Since her debut as a solo artist, Njaaya has been on the grind steadily turning heads with her sultry afro-acoustic bounce and re-applications of the blues. A veteran of PBS-Radikal—a later manifestation of Positive Black Soul—who went on to co-found Alif, the first female hip-hop group in Senegal, Njaaya is making moves again. In her latest manifestation, she pushes a style that maintains the emcee swagger of her hip-hop days while revealing a voice that seems fortified in a soul context with added space to swell. Lyrically, she deals in large denominations, reflective texts that cut deeper into the Wolof language than the average mbalax pop song and manage to emote toughness without relying on tired English buzz words or Wolof catch phrases of the moment. Think Angelique Kidjo meets Lauryn Hill in Medina, Dakar.
Njaaya’s style is not without its own risk in Senegal, where she represents a radically different femininity than mainstream artists—save perhaps Coumba Gawlo—and she’s met her share of difficulty garnering attention for her music. Building off of a hip-hop career, Njaaya often gets up only briefly at street stages that push line-ups designed as a quick fix for the public’s demand to get down. No doubt she knows how to move a crowd and hold her own in these scenarios, but she can truly devastate in the rogue-lit lounges that support her new acoustic configuration and emit an elegant stage presence. On a good night in these more intimate venues her voice summons its greatest strength. Rising like massing water, gently stirring the room into a blur.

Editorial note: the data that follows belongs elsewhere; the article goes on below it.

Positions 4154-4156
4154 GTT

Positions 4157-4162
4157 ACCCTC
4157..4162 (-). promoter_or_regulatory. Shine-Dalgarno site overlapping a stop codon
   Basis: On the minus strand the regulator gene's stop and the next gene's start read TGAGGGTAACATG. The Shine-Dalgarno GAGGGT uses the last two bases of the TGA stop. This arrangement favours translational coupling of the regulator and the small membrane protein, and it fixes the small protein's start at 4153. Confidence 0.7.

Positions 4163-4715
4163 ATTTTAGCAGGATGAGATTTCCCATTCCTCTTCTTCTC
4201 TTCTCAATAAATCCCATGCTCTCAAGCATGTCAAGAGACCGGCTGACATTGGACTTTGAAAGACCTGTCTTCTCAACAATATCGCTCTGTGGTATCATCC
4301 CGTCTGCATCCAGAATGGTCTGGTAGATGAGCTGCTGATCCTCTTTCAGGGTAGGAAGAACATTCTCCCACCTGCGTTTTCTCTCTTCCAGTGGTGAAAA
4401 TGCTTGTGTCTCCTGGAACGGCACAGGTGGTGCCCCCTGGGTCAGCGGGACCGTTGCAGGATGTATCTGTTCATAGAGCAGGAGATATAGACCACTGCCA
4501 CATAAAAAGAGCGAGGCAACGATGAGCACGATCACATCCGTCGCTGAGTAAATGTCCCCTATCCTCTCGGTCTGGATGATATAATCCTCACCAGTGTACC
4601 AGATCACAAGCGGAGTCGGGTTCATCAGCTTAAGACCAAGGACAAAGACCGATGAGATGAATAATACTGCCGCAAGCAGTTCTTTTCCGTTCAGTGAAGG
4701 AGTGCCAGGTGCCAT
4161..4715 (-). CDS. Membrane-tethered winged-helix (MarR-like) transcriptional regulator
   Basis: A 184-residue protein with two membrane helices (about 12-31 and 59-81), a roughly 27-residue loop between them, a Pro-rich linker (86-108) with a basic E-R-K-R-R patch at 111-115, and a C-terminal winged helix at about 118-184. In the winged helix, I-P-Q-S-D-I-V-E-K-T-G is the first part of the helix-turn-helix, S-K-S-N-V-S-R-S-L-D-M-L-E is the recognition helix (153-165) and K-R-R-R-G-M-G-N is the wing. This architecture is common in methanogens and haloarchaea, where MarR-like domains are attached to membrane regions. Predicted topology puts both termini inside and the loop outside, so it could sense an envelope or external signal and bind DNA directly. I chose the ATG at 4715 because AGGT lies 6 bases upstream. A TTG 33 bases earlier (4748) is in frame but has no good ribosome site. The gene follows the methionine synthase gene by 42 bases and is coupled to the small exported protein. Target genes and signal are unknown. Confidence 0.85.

After enamoring a delegation of Spanish music promoters in Dakar this spring, Njaaya found herself in Spain months later, on what is likely the first of many tours as a solo artist. Gaining new momentum and keeping pace with a regular performance schedule in Dakar throughout the fall, the single, “Social Living,” remains the lone teaser for her forthcoming album of the same name.